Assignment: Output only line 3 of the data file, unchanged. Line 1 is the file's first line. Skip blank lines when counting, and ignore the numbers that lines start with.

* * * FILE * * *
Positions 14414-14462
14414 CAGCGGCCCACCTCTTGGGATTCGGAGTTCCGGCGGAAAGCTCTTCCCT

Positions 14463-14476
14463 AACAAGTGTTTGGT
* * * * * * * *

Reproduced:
Positions 14463-14476